Feeling stressed? Are you bogged down at work, family tensions running high? Maybe it just seems like nothing is going your way and you can never get ahead? Stress is a normal part of life, my friends. We all know this to be true. So how do we cope? How do we prevent it from building up and negatively impacting our health?
Stress is especially problematic for those with IBS. The mind-gut connection is so strong that stresses in our lives can directly cause our physical IBS symptoms to appear out of nowhere, or worsen. That’s why learning to manage stress is such a key component to overcoming IBS.
Today we have Registered Dietitian Kim Melton here with us to explain how stress impacts digestive health, and her best tried and true strategies for coping with stress to achieve relief from digestive upset.
Stress is becoming more prevalent in the lives of so many people. In fact, according to the American Institute of Stress, it is estimated that it may be the cause of 40% of disease. Stress related ailments are the reason for 3 out of 4 doctor visits, and it’s no secret that the amount of stress that one has in life has a tremendous impact on health, specifically on digestion and gut health. People with IBS may be more sensitive to stress and its impact on the body. Unfortunately, stress is an unavoidable part of everyone’s life, and it is not necessary for those who have IBS to struggle alone.
By the time patients are properly diagnosed with Irritable Bowel Syndrome (IBS), 25% have visited a health professional at least five times before reaching a diagnosis. It seems that many times, IBS symptoms are not always recognized. Or, the diagnosis of IBS is not being communicated to the patient.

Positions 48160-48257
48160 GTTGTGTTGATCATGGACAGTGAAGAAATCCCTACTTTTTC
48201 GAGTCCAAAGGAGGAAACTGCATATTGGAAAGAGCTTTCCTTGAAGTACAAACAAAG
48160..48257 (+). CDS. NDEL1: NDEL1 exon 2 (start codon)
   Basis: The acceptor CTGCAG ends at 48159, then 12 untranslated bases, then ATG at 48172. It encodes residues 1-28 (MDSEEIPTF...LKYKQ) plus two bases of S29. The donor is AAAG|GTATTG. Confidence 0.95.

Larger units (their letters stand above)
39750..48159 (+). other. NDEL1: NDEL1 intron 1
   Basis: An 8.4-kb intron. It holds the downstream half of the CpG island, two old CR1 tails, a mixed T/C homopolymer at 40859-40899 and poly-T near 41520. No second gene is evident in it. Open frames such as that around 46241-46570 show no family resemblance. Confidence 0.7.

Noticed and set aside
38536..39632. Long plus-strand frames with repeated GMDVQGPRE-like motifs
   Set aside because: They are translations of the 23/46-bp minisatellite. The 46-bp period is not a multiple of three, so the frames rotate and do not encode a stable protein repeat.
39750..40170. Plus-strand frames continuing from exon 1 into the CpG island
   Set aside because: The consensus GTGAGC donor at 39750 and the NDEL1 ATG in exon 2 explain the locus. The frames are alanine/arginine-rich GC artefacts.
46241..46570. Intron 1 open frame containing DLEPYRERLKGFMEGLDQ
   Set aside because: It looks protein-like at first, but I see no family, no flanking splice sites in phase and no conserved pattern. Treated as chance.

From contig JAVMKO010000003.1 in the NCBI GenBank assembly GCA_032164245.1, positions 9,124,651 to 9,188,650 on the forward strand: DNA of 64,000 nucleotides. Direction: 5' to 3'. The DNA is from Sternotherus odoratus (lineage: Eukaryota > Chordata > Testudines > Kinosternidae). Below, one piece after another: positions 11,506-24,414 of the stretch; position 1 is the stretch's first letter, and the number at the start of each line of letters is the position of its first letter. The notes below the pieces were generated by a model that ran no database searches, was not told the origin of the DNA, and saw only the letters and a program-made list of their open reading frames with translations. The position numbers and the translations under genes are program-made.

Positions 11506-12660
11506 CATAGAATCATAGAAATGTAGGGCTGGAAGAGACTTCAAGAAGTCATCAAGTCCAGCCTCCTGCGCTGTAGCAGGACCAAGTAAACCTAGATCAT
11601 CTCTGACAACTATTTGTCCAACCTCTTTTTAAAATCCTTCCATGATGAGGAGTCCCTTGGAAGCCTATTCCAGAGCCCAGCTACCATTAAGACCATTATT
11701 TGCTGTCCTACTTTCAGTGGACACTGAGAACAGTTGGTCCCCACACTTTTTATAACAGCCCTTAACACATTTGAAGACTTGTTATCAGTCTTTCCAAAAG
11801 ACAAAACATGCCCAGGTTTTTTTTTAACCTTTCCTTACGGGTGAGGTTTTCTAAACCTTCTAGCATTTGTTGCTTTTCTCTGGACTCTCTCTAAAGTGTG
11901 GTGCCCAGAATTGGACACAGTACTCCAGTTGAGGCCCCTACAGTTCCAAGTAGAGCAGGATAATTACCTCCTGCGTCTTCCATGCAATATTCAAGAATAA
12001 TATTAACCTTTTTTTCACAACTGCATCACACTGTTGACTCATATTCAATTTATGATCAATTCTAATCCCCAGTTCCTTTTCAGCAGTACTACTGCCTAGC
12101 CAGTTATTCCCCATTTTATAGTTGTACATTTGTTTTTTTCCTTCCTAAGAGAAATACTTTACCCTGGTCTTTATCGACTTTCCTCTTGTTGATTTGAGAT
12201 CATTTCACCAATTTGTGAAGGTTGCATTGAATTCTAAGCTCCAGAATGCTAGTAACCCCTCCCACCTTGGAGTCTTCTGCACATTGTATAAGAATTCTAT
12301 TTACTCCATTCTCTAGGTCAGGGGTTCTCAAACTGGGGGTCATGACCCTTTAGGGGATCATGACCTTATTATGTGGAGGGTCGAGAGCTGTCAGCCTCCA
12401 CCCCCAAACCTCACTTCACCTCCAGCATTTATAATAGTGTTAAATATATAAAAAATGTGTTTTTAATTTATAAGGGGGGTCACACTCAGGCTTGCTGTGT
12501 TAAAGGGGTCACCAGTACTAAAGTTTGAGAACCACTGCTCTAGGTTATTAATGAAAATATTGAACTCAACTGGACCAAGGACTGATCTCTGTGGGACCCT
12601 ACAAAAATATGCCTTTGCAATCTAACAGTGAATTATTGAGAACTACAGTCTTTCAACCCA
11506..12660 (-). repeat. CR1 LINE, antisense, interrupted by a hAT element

This is significant because IBS has a fairly significant impact on one’s ability to function normally as a member of society. Loss of work, rescheduling, and commuting can all be affected by symptoms associated with this digestive ailment. The condition is twice as likely to occur in women, and many times the bowl fluctuations and patterns vary according to a woman’s menstrual cycle, suggesting that hormones play a role. We also know that often times, IBS strikes in the teen and college years and may seem to settle later in life.
IBS is a disorder of the large intestine (colon). Some of the more common problems associated with IBS are diarrhea, constipation, cramping, abdominal pain, bloating and gas. IBS is a chronic condition that will need to be treated and managed long term. It is important to note that IBS doesn’t change the structure or integrity of the colonic tissue, nor does it increase the risk of colon or rectal cancer.